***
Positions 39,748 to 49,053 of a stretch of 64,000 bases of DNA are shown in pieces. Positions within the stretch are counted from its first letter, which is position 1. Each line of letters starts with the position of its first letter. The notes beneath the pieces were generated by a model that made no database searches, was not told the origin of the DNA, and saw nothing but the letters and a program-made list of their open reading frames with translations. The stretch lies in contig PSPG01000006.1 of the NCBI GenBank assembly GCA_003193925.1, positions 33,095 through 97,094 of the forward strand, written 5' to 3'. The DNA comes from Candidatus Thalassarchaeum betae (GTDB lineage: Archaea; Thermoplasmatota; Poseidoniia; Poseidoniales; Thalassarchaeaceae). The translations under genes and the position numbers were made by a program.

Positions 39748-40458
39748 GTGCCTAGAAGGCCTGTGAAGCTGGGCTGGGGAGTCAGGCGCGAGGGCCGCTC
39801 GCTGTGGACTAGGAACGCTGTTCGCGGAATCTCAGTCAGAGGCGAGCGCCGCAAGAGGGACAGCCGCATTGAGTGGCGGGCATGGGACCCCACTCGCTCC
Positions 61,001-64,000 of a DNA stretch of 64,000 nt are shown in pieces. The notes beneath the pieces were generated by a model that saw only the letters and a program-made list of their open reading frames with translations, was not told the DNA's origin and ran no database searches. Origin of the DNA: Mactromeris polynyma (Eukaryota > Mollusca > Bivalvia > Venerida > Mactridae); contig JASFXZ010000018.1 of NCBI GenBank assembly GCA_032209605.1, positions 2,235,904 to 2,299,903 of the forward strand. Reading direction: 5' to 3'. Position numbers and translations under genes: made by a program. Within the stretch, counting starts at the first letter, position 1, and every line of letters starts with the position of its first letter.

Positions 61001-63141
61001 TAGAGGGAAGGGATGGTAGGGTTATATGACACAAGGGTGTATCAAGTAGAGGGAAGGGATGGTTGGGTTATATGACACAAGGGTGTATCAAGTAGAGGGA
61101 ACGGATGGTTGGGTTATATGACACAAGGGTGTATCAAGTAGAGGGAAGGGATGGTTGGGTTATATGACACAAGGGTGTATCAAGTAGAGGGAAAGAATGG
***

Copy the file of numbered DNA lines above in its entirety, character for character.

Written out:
Positions 39,748 to 49,053 of a stretch of 64,000 bases of DNA are shown in pieces. Positions within the stretch are counted from its first letter, which is position 1. Each line of letters starts with the position of its first letter. The notes beneath the pieces were generated by a model that made no database searches, was not told the origin of the DNA, and saw nothing but the letters and a program-made list of their open reading frames with translations. The stretch lies in contig PSPG01000006.1 of the NCBI GenBank assembly GCA_003193925.1, positions 33,095 through 97,094 of the forward strand, written 5' to 3'. The DNA comes from Candidatus Thalassarchaeum betae (GTDB lineage: Archaea; Thermoplasmatota; Poseidoniia; Poseidoniales; Thalassarchaeaceae). The translations under genes and the position numbers were made by a program.

Positions 39748-40458
39748 GTGCCTAGAAGGCCTGTGAAGCTGGGCTGGGGAGTCAGGCGCGAGGGCCGCTC
39801 GCTGTGGACTAGGAACGCTGTTCGCGGAATCTCAGTCAGAGGCGAGCGCCGCAAGAGGGACAGCCGCATTGAGTGGCGGGCATGGGACCCCACTCGCTCC
Positions 61,001-64,000 of a DNA stretch of 64,000 nt are shown in pieces. The notes beneath the pieces were generated by a model that saw only the letters and a program-made list of their open reading frames with translations, was not told the DNA's origin and ran no database searches. Origin of the DNA: Mactromeris polynyma (Eukaryota > Mollusca > Bivalvia > Venerida > Mactridae); contig JASFXZ010000018.1 of NCBI GenBank assembly GCA_032209605.1, positions 2,235,904 to 2,299,903 of the forward strand. Reading direction: 5' to 3'. Position numbers and translations under genes: made by a program. Within the stretch, counting starts at the first letter, position 1, and every line of letters starts with the position of its first letter.

Positions 61001-63141
61001 TAGAGGGAAGGGATGGTAGGGTTATATGACACAAGGGTGTATCAAGTAGAGGGAAGGGATGGTTGGGTTATATGACACAAGGGTGTATCAAGTAGAGGGA
61101 ACGGATGGTTGGGTTATATGACACAAGGGTGTATCAAGTAGAGGGAAGGGATGGTTGGGTTATATGACACAAGGGTGTATCAAGTAGAGGGAAAGAATGG